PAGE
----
Furthermore, Facebook in particular has made a series of choices that have undermined my trust... I'm sorry… have undermined our trust in Facebook as a reputable, trustworthy player in our ecosystem. And as Facebook makes those mistakes, they start to undermine our confidence that the internet incumbents are actually doing what we want them to do, and that they're looking out for us as a community. So, that creates a precondition to think, we need to fix Facebook, and the way to fix Facebook is to tell it what to do. Now that's censorship, they can't actually do that. But, the idea is, fix Facebook and then we'll all be better, all enjoy society better. And that's what has really created the precondition for Section 230 reform. People are saying, "I need to fix Facebook. Section 230 is stopping me. How can I get around it? Get rid of Section 230 and then we'll be good to go."
The other thing that's happened is that, as we've grown the amount of our lives that we live on the internet, we're seeing more situations where we recognize how bad people treat each other in our society. We can see that. It becomes visible on the internet in a way that we would not have necessarily seen in the offline world, and that horrifies us. We wish that weren't the case, and we want our tools to redress this default baseline level of antisocial behavior amongst humans. And Section 230 looks like it's the blocker for that. So, as the internet has become more popular as a part of our society, it actually exposes things that we wish were different. Section 230 takes the blame for it.
PC: How long do you think Section 230 has?
EG: That's actually a really hard question to answer because there are two different moving parts. First, the question is, how long until Congress irreparably destroys Section 230? And that's hard to gauge because it's not clear when the right mix of proponents and language comes up, and then, when that comes up, it probably will happen pretty quickly. But I don't know what it'll take until that happens. Meanwhile, internationally, the rules are getting much worse internationally, and we're going to see a continued degradation of the international environment, and some of that's going to leach back into the United States. So as internet services that are cross-border are building all this censorious infrastructure in other parts of the world, they're going to build some of that infrastructure for the US, too. It's going to be easy enough to treat it all the same.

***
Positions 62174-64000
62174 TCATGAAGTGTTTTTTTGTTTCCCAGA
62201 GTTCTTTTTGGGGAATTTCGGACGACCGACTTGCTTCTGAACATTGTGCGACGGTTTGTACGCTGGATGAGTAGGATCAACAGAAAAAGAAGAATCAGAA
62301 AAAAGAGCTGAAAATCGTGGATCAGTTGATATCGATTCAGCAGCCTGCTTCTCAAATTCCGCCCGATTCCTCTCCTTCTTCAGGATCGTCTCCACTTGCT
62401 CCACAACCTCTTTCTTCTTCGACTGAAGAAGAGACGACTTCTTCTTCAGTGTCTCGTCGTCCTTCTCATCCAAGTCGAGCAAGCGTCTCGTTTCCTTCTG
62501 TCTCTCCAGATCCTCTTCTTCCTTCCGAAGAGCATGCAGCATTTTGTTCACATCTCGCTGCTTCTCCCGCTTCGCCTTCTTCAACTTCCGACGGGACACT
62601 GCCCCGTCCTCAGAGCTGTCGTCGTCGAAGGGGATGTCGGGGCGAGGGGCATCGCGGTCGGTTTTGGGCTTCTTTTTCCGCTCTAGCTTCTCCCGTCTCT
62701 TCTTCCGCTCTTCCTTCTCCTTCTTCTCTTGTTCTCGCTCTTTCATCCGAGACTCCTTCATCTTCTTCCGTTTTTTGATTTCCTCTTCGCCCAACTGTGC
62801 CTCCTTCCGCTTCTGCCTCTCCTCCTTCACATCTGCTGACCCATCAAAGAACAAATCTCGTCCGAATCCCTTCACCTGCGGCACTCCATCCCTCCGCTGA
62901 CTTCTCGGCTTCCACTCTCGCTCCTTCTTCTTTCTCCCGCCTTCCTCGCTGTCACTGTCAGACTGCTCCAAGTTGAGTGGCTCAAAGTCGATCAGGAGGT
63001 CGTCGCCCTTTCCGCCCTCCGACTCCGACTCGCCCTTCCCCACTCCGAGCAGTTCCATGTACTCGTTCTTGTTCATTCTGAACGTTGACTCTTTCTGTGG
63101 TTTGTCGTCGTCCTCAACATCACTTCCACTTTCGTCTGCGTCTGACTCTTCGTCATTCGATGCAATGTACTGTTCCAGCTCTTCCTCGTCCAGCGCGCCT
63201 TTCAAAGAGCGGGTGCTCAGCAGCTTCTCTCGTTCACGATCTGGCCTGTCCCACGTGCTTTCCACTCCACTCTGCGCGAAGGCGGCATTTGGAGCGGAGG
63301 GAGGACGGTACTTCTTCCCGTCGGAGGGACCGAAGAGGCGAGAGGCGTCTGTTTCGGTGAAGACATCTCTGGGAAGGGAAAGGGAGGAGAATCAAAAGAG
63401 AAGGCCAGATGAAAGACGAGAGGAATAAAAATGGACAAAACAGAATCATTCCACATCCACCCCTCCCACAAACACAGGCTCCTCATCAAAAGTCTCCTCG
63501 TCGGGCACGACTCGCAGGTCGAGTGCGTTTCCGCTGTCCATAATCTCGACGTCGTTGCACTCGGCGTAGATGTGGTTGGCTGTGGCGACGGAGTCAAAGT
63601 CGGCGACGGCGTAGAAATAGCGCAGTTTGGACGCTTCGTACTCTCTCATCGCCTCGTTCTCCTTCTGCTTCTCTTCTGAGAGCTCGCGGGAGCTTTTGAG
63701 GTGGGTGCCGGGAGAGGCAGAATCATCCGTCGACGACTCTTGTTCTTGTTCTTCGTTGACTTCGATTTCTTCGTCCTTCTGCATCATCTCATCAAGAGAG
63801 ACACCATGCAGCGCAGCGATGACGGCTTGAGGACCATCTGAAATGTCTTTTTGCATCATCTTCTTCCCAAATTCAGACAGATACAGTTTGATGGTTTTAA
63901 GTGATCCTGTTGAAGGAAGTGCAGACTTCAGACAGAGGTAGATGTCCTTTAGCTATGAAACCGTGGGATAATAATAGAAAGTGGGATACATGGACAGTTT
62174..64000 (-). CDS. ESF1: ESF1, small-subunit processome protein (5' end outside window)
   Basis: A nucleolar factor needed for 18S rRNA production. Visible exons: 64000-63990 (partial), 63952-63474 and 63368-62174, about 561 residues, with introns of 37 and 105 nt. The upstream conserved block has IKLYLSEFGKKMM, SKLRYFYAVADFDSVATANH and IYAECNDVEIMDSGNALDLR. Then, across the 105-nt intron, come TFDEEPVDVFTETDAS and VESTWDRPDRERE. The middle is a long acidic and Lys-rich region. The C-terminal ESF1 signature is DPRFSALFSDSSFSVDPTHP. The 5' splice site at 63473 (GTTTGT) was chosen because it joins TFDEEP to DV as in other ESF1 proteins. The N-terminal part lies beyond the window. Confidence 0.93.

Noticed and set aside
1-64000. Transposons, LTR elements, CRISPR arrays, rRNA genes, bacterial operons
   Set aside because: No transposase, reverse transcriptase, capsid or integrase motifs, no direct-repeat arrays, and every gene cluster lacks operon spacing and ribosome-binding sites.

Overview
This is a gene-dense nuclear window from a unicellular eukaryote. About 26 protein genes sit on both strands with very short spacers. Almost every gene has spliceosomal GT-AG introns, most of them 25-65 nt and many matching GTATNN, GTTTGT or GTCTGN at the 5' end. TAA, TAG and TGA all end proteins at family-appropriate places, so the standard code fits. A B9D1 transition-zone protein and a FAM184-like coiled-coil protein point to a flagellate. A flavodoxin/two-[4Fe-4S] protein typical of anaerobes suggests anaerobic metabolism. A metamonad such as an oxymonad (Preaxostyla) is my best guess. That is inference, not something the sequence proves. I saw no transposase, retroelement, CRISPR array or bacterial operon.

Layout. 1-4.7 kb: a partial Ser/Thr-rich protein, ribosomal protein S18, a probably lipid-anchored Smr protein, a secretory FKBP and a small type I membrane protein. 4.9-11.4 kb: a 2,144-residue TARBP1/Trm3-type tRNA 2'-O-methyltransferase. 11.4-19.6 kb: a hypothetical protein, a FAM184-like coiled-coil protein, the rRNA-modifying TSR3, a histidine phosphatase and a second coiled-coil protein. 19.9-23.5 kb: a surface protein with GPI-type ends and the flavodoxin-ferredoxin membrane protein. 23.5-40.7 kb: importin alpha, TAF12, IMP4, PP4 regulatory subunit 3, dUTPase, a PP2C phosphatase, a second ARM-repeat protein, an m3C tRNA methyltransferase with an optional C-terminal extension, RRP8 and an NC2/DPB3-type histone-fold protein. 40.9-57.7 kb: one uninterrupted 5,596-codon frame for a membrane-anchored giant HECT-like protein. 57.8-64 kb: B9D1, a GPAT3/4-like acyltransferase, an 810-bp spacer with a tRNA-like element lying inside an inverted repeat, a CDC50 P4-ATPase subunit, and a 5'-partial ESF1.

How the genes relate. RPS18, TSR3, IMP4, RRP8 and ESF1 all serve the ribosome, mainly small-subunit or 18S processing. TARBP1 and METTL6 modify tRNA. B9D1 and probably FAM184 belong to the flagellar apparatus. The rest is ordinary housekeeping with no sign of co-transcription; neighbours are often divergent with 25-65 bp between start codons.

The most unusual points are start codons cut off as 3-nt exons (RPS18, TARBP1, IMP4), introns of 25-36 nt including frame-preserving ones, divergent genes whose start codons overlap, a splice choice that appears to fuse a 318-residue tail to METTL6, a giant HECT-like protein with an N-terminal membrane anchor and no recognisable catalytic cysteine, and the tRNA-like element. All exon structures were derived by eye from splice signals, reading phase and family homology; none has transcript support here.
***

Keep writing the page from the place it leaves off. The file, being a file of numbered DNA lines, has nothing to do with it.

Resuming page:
So we're going to see the degradation of the things that Section 230 enables because of the international rules getting worse and that leaching back into the US. So how long do we have? I don't know. I've said before elsewhere that 2016 was a high watermark of internet free speech. It's going to be a steady decline from there into the Netflix internet that I described. Is it going to be a slow decline or is it going to be a rapid cliff? That I don't know.
How Section 230 Would Affect Google and Publishers
PC: What would happen to Google? Will Google need to moderate all of its content?
EG: Well, Google and Facebook are special only because they have so many resources and they have such high margins that they might be able to figure out a way to both manage their database to reduce the risk and then insure or self-insure for the things that they missed. It's been incredibly labor-intensive to try and build something that manages risk and still allows for the diversity of voices that we're used to in the past. So, maybe Google and Facebook will figure that out. Nobody else will. So, the most likely scenario is we'll have Google, Facebook, and Netflix-ish, or, you know, the internet that turned into Netflix. That's what I anticipate we're going to see in the internet. I don't see how the small guys win without Section 230. It is the essential lifeblood of their ability to exist and compete.
PC: Do you think the publishing industry will gain if Section 230 is gone?